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Hot tub folliculitis

Definition

Hot tub folliculitis is an infection of the skin around the lower part of the hair shaft (hair follicles). It occurs when you come into contact with certain bacteria that live in warm and wet areas.

Causes

Hot tub folliculitis is caused by Pseudomonas aeruginosa, a bacteria that survives in hot tubs, especially tubs made of wood.

Symptoms

The first symptom of hot tub folliculitis is an itchy, bumpy, and red rash. Symptoms can appear from several hours to 2 days after contact with the bacteria.

The rash may:

  • Turn into dark red tender nodules
  • Have bumps that fill with pus
  • Look like acne
  • Be thicker under swimsuit areas where the water was in contact with the skin for longer

Other people who used the hot tub may have the same rash.

Exams and Tests

Your health care provider can often make this diagnosis based on looking at the rash and knowing that you have been in a hot tub. Testing is usually not needed.

Treatment

Treatment may not be needed. The mild form of the disease often clears on its own. Anti-itch medicines may be used to ease discomfort.

In severe cases, your provider may prescribe an antibiotic.

Outlook (Prognosis)

This condition usually clears without scarring. The problem may come back if you use the hot tub again before it has been cleaned.

Possible Complications

In rare cases, a collection of pus (abscess) may form.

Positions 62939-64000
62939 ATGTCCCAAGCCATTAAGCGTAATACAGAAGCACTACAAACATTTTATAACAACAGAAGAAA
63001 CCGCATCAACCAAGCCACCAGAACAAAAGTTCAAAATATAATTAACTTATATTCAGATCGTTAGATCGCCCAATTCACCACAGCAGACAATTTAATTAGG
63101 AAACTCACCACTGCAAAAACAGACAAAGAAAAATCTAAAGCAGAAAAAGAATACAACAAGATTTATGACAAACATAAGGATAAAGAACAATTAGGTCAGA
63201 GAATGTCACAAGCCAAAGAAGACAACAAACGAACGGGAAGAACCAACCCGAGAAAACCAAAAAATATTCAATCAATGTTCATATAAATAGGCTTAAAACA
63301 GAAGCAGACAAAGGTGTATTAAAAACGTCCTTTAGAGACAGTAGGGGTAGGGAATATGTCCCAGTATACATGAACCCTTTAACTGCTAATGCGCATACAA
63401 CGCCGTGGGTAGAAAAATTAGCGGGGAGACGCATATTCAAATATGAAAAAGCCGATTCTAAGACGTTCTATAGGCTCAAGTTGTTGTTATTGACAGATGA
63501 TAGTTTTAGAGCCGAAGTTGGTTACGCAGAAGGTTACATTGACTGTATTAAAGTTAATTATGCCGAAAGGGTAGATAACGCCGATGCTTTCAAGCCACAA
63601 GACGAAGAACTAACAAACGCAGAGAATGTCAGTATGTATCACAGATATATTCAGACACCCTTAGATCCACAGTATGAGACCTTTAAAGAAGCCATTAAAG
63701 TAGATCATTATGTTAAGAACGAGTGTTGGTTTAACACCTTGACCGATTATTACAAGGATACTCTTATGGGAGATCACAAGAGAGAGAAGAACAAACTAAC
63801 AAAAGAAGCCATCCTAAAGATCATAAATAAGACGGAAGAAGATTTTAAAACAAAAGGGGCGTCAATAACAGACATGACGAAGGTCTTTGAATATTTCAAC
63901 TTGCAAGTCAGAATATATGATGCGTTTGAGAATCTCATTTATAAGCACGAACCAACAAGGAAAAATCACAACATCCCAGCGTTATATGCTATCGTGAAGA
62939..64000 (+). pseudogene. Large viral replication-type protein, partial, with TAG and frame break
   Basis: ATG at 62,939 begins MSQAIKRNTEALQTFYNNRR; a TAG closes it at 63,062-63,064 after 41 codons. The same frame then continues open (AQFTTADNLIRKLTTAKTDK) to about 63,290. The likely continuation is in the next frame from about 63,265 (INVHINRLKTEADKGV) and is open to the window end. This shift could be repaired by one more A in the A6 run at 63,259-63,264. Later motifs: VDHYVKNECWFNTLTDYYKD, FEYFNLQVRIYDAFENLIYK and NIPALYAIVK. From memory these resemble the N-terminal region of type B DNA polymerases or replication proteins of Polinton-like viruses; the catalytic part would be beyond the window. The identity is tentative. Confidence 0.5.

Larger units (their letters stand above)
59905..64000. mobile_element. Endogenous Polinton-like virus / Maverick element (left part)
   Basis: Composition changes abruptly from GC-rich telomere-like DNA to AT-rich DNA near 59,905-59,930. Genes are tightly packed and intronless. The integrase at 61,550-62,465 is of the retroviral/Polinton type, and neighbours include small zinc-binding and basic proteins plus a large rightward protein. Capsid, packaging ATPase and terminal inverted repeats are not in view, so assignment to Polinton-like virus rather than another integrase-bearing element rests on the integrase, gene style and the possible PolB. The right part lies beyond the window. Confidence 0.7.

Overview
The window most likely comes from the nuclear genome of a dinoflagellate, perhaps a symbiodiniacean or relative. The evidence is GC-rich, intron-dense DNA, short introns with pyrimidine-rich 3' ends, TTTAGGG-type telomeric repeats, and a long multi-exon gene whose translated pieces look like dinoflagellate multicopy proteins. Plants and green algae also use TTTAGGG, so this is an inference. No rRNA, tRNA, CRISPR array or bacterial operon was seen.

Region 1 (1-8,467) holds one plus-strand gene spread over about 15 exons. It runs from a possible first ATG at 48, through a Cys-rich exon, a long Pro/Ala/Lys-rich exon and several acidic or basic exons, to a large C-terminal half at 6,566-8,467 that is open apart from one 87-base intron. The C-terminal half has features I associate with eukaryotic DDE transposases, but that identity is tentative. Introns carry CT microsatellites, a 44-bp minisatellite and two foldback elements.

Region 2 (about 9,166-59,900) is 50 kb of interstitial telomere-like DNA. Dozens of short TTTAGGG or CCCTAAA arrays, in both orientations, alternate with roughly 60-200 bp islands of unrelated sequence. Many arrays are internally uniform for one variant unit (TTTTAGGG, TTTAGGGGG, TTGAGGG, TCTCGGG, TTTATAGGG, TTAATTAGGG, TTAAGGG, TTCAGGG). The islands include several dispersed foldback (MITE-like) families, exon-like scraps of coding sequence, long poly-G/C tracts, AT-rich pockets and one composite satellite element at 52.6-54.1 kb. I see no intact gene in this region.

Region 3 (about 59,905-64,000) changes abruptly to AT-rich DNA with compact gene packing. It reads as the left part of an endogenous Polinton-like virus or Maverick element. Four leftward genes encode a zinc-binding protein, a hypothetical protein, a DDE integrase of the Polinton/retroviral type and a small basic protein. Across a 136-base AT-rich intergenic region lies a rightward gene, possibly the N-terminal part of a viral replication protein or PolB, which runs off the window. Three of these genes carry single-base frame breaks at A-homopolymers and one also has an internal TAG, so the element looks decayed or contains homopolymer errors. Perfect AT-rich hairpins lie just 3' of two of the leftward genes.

When to Contact a Medical Professional

Call your health care provider if you develop symptoms of hot tub folliculitis.

Prevention

Controlling the acid levels and chlorine content of the hot tub may help prevent the problem.

References

D'Agata E. Pseudomonas aeruginosa and other Pseudomonas species. In: Bennett JE, Dolin R, Blaser MJ, eds. Mandell, Douglas, and Bennett's Principles and Practice of Infectious Diseases, Updated Edition. 8th ed. Philadelphia, PA: Elsevier Saunders; 2015:chap 221.

Lacuesta MPM, Phelps RG. Folliculitis. In: Lebwohl MG, Heymann WR, Berth-Jones J, Coulson I, eds. Treatment of Skin Disease: Comprehensive Therapeutic Strategies. 4th ed. Philadelphia, PA: Elsevier; 2014:chap 83.

Review Date:10/24/2016
Reviewed By:David L. Swanson, MD, Vice Chair of Medical Dermatology, Associate Professor of Dermatology, Mayo Medical School, Scottsdale, AZ. Also reviewed by David Zieve, MD, MHA, Isla Ogilvie, PhD, and the A.D.A.M. Editorial team.

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Outcome Data

No data available for this condition/procedure.

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